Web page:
Immersion education does no harm to students who have special educational needs and a report from the National Council for Special Education published in 2011 recognised that bilingual education contributes to students’ social, emotional and interpersonal growth.
Do I need to have Irish to send my child to an Irish-medium school?
No. You can do a lot to encourage your child to become fluent in Irish without being able to speak the language yourself. The majority of children in Irish-medium schools do not have Irish as one of their home languages.
The best way to help your child in post-primary school is to show them that you are positive about them going to school and becoming fluent in Irish. Letting your child know that you are proud of them, that you’re interested in what they’re doing in school and that you’re excited to learn along with them will be a big help to them.
How will I help my child with homework?
Irish-medium schools recognise the importance of engaging parents in all aspects of their child’s learning, including homework. Teachers are aware that many parents may not speak Irish and homework is designed to reinforce what the student has already covered during school hours.
Your child will be able to explain the homework they’ve been given in the language you speak together at home. It will help your child a lot if you show them that you’re very interested in how they are becoming fluent in Irish, and in the progress they’re making at school.
Does my child need to have gone to an Irish-medium primary school to get a place in an Irish-medium post-primary school?
No, though some schools give preference to students coming from Irish-medium primary schools in their enrolment criteria. These criteria only apply if they are clearly stated in the school’s enrolment policy, and if the school does not have enough places for all applicants. We recommend that you contact any school you are interested in and request a copy of its enrolment policy, as well as information on the supports it offers to students coming into the school from English-medium primary schools.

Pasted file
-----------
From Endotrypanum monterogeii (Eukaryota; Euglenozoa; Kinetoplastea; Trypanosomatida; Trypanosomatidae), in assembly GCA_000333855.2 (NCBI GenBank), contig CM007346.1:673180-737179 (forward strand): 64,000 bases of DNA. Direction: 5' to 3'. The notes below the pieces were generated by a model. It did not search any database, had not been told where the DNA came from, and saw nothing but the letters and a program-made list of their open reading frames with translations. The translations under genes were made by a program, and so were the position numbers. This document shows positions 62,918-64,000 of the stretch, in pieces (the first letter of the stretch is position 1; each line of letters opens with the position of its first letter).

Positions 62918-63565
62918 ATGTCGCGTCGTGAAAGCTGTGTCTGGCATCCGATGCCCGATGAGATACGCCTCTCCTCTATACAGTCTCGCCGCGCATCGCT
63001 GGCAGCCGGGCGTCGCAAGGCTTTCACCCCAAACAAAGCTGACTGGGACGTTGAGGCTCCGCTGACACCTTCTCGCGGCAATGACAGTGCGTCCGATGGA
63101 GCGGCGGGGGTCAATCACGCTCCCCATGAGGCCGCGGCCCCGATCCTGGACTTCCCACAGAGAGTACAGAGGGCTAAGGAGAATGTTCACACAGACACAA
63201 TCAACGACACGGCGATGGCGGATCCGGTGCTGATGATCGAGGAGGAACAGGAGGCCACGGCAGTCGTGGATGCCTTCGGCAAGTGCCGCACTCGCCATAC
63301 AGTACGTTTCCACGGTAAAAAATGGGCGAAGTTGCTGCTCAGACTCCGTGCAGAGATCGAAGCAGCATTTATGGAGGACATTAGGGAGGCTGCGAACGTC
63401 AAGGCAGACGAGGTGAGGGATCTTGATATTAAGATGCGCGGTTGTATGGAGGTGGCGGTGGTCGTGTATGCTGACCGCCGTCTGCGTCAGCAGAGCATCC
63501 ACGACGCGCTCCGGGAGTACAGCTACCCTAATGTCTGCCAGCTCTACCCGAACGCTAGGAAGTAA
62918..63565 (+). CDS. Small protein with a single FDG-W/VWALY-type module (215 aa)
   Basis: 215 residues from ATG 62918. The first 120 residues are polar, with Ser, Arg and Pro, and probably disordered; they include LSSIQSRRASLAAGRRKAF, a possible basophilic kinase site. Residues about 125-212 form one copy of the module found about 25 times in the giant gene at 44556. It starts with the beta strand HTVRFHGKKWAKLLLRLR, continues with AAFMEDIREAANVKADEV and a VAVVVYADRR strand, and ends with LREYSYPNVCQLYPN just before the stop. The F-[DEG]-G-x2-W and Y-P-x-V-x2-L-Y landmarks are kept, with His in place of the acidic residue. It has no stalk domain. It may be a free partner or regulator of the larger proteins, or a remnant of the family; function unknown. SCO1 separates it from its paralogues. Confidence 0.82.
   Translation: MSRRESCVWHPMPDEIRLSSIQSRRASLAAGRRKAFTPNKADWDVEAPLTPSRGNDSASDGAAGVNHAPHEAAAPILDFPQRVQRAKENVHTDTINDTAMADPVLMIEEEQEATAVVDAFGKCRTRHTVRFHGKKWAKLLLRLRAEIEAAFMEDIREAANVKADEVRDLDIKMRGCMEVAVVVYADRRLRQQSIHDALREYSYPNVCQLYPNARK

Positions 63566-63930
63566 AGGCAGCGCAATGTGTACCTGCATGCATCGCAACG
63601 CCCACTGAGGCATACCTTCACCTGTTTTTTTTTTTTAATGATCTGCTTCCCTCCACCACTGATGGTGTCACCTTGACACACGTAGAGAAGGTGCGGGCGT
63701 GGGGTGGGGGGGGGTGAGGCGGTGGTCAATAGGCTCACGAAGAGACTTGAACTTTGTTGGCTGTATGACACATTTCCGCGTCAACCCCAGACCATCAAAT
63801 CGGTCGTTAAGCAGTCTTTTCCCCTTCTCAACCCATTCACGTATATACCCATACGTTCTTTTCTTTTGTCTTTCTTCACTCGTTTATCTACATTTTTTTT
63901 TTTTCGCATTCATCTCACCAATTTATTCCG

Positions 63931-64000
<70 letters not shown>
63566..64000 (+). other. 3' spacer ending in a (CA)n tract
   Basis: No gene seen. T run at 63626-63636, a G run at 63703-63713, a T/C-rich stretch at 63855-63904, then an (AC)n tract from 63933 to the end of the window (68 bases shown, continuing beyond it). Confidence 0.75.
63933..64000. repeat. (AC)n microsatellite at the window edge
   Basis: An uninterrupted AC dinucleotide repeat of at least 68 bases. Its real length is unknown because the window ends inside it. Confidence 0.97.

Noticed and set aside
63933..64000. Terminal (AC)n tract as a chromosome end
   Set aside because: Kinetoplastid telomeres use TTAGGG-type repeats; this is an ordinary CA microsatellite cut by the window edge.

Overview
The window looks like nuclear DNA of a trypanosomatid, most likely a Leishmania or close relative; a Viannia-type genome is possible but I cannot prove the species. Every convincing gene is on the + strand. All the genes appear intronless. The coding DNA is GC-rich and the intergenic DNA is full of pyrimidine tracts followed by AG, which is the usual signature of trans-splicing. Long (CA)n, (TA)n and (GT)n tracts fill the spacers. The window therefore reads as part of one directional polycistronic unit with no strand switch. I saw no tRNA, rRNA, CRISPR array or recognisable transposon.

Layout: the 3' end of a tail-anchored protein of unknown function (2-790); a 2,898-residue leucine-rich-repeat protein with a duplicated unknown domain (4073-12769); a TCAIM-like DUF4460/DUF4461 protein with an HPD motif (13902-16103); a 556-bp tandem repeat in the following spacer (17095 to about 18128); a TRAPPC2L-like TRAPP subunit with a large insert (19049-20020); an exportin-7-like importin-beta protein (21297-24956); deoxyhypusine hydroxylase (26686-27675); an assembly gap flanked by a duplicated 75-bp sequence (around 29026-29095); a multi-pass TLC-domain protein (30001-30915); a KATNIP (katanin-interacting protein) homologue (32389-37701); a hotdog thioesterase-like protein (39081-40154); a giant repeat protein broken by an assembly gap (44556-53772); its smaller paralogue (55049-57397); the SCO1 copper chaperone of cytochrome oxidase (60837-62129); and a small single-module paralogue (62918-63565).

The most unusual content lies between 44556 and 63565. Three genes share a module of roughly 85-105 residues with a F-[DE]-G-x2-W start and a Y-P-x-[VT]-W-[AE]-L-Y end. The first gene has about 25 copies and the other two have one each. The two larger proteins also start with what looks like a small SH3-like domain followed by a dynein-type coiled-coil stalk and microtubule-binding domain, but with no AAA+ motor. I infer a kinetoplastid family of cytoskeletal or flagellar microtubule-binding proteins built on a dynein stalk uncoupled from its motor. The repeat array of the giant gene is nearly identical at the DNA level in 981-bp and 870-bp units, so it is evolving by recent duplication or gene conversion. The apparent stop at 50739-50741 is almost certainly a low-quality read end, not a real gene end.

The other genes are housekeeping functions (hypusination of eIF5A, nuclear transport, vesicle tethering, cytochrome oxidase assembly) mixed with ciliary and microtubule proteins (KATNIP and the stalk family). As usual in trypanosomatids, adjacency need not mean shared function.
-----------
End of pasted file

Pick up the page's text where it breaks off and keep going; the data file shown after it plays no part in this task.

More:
Research into the progress made by students in Irish-medium post-primary schools who attended English-medium primary schools has shown that they attained equally high marks in both Irish and Maths at Junior Certificate level to those students who had been educated through Irish at primary level.
Will students have difficulty studying all subjects through Irish?
Immersion education helps students to become fluent through participation and total absorption; it’s not a sink-or-swim approach. Language is taught in the context of the subject and this integrated learning approach helps the student to make progress in both their fluency in Irish and their mastery of the subject.
Are their books and resources available in Irish for the students?
Yes. COGG, the statutory agency that provides for the educational needs of Irish-medium and Gaeltacht schools, provides teaching resources and support services for Irish-medium education and you’ll find a directory of available resources here: http://www.cogg.ie/en/resource-directory/.
Will students have the same opportunities outside of the classroom as they would attending an English-medium school?
Yes, and more! Irish-medium schools take part in all kinds of local and national events, and some, like the Young Scientists, have special awards for those who participate in Irish. There is also a wide range of events specifically for students in Irish-medium schools; sport, debating, drama, music and more.
Gaeloideachas’ staff are always available to talk to parents about their children’s education. Contact us on 01 8535195 or email firstname.lastname@example.org.